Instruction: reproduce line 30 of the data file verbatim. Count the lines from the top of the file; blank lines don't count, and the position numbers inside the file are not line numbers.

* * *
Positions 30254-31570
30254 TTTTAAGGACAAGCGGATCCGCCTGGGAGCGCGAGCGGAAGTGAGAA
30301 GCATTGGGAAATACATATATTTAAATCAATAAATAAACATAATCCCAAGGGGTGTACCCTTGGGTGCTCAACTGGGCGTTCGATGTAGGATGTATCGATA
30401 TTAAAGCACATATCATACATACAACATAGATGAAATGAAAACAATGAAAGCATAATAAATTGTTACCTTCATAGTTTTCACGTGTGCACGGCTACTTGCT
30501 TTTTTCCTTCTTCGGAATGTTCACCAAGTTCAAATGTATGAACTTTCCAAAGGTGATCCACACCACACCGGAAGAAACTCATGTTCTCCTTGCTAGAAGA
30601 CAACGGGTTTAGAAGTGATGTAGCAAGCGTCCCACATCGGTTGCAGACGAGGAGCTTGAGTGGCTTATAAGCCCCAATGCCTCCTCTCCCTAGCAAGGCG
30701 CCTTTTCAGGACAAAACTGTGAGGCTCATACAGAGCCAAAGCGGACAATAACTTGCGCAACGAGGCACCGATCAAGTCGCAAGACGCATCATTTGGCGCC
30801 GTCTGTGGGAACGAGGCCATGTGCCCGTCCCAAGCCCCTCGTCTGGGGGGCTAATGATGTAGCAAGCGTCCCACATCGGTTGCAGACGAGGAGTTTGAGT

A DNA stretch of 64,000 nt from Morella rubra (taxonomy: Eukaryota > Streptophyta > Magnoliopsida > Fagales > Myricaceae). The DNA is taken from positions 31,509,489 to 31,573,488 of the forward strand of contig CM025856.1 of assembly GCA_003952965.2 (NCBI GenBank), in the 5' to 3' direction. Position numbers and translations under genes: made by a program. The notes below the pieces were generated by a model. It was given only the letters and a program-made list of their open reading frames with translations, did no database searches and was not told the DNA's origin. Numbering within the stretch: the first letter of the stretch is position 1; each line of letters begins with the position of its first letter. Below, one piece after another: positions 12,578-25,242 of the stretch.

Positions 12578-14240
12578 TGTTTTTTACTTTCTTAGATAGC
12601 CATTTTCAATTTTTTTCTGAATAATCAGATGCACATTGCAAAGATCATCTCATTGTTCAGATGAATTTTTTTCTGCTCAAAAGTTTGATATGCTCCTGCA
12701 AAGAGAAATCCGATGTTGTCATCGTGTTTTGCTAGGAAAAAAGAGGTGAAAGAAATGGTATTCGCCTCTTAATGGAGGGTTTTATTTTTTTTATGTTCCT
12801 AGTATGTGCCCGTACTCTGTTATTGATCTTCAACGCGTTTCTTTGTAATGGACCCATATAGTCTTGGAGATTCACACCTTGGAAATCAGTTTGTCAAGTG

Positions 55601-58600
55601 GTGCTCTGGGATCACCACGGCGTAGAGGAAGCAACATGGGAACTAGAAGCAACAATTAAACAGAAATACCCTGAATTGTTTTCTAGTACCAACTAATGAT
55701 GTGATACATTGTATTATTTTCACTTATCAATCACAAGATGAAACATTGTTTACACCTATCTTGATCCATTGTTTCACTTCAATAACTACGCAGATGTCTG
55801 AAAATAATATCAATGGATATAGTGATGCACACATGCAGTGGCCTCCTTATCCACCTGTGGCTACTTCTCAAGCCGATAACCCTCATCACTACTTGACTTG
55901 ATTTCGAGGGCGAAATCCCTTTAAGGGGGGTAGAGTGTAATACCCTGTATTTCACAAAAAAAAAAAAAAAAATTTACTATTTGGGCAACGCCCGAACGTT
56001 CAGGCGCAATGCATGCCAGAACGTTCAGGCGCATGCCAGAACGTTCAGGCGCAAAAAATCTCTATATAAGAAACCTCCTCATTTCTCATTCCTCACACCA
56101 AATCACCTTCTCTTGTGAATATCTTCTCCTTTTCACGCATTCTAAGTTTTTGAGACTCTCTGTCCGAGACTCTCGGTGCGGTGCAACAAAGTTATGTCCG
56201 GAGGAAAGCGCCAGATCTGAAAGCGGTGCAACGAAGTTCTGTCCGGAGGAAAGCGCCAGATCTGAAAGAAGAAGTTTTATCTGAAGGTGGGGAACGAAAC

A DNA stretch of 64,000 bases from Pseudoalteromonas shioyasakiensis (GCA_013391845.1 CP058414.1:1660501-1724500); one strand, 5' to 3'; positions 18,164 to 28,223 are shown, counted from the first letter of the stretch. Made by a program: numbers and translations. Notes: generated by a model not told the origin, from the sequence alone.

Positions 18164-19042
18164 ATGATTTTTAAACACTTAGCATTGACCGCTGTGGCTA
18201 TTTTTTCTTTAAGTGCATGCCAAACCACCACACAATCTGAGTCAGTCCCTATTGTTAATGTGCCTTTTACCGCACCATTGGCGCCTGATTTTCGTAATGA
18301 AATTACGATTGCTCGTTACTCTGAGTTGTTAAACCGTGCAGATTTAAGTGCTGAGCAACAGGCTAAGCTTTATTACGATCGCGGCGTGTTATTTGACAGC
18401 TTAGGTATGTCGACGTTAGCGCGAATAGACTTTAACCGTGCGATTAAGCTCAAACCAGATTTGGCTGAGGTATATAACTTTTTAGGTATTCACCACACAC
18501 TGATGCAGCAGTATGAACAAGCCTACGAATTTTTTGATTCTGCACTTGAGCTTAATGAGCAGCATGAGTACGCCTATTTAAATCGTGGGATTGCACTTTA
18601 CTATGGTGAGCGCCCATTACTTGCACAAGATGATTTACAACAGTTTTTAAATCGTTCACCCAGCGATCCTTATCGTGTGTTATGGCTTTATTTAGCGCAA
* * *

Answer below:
18601 CTATGGTGAGCGCCCATTACTTGCACAAGATGATTTACAACAGTTTTTAAATCGTTCACCCAGCGATCCTTATCGTGTGTTATGGCTTTATTTAGCGCAA